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Questions About Purported Late 20th Century Warmth Raised by Tree-Ring Data
Briffa, K.R., Osborn, T.J. and Schweingruber, F.H. 2004. Large-scale temperature inferences from tree rings: a review. Global and Planetary Change 40: 11-26.

What was done
The authors review several recent analyses of maximum latewood density data obtained from a widespread network of tree-ring chronologies that span three to six centuries and were derived from nearly 400 locations.

What was learned
For the land area of the globe poleward of 20N latitude, the warmest period of the past six centuries occurred in the 1930s and early 1940s. Thereafter, however, the mean temperature of the region dropped dramatically. It recovered somewhat over the last two decades of the 20th century; but its final value was still below the mean value of the entire 1400s and portions of the 1500s.

Averaged over all land area poleward of 50N latitude, there was a marked divergence of reconstructed and instrumental temperatures subsequent to 1960, with measured temperatures rising and reconstructed temperatures falling, such that by the end of the record there was an approximate 1.5C difference between them. The authors attempted to relate this large temperature differential to an hypothesized decrease in tree growth caused by an hypothesized increase in ultraviolet radiation, which they hypothesized to have been caused by declining stratospheric ozone concentrations over this period. The results of this effort, however, proved "equivocal," as they describe them, leaving room for a possible urban heat island-induced warming in the instrumental temperature record to be the principal cause of the observed temperature divergence. The authors say these unsettled questions prevented them "from claiming unprecedented hemispheric warming during recent decades on the basis of these tree-ring density data alone."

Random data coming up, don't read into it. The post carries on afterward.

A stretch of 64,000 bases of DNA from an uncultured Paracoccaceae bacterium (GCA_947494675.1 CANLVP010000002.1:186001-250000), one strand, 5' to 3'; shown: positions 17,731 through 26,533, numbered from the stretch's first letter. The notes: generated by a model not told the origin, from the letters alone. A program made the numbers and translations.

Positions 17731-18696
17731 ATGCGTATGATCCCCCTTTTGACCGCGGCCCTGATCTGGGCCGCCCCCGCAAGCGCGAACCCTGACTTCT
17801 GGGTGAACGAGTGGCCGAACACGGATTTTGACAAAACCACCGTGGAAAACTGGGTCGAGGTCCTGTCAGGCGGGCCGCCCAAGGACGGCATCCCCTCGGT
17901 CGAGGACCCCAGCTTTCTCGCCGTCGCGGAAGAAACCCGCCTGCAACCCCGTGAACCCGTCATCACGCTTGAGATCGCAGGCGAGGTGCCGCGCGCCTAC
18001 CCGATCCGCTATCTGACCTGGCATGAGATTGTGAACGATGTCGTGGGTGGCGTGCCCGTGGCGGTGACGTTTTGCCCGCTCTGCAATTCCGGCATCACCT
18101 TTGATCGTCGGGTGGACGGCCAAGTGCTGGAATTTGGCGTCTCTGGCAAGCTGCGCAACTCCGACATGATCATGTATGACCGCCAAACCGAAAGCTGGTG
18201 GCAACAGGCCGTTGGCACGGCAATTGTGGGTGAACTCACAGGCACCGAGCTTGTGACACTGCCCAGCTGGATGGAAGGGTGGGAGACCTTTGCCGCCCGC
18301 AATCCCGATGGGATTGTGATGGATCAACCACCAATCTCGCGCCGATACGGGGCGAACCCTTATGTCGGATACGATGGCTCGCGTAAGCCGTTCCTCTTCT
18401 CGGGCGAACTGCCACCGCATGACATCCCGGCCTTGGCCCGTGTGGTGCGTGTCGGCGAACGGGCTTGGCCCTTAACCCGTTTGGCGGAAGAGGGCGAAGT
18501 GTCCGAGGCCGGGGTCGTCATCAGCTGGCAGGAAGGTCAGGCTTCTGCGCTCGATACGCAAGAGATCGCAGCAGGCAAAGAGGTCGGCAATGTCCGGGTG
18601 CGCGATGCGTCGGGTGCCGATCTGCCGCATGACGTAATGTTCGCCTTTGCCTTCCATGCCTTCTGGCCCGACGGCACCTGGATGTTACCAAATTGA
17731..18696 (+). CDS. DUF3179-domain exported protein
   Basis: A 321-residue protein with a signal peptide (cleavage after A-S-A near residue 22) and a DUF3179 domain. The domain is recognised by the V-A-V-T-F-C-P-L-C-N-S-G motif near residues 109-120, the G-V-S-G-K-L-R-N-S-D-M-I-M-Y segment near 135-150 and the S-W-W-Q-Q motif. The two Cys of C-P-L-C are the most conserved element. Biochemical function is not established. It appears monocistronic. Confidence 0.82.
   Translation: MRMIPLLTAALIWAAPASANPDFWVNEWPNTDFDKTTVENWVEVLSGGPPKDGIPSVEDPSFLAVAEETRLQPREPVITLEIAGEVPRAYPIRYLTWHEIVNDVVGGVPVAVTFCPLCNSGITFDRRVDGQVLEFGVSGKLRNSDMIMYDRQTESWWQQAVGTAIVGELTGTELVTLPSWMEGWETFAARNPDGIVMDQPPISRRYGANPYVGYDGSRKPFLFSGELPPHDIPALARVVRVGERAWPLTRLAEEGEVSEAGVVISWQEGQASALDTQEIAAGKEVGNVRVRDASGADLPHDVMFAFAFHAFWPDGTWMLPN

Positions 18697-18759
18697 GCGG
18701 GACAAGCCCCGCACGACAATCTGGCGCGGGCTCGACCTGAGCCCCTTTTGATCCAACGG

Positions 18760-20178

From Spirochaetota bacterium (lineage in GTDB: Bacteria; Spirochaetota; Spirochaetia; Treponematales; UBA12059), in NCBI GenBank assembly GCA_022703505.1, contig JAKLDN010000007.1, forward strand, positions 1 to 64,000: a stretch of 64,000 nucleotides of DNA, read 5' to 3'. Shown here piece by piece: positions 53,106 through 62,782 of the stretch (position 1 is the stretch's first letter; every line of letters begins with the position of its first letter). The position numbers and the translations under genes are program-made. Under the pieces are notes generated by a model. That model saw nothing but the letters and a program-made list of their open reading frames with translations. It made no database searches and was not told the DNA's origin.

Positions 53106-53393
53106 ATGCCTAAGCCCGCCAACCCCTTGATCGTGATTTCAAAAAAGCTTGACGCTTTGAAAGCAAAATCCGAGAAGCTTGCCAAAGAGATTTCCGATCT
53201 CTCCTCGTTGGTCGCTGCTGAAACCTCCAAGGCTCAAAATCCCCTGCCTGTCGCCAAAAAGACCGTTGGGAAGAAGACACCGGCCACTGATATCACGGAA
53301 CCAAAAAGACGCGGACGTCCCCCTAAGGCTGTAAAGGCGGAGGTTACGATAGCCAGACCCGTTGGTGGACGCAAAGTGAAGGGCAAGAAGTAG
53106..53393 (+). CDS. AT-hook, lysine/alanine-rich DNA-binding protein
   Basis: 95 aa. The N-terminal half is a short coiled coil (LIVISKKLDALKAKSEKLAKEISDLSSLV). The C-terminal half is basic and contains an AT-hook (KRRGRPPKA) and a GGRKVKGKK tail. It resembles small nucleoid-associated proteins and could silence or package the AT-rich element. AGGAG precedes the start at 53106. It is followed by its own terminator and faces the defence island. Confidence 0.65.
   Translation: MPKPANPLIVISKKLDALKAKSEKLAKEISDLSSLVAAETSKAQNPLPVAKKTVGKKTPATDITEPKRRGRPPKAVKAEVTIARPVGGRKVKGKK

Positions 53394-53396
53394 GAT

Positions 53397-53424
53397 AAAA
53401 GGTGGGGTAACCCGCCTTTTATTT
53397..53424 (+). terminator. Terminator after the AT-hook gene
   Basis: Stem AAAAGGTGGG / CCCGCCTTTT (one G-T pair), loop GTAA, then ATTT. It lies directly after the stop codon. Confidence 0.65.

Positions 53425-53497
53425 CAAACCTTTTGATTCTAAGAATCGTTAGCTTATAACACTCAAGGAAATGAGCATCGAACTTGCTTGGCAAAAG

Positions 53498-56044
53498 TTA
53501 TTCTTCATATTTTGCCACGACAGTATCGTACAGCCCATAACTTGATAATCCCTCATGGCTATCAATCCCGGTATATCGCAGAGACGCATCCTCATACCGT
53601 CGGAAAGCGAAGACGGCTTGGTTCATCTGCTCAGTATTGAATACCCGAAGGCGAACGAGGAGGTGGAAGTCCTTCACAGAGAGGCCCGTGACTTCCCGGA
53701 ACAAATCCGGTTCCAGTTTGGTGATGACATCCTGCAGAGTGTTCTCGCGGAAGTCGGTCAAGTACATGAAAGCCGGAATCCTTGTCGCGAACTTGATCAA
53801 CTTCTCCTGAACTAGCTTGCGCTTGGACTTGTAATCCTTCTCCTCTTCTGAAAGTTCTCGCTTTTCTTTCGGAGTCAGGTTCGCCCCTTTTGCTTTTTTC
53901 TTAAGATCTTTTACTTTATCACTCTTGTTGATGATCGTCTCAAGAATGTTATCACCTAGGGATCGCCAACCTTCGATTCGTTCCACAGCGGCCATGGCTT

What it means
The results of the authors' analyses fail to provide convincing evidence for the validity of the Northern Hemispheric temperature reconstructions of Mann et al. (1998, 1999), wherein the temperatures of the last two decades of the 20th century are depicted as being the warmest of the past millennium. They also fail to support the IPCC contention that the warming of high northern latitudes should be significantly greater than that of the entire Northern Hemisphere.

Mann, M.E., Bradley, R.S. and Hughes, M.K. 1998. Global-scale temperature patterns and climate forcing over the past six centuries. Nature 392: 779-787.

Mann, M.E., Bradley, R.S. and Hughes, M.K. 1999. Northern Hemisphere temperatures during the past millennium: Inferences, uncertainties, and limitations. Geophysical Research Letters 26: 759-762.

Reviewed 4 February 2004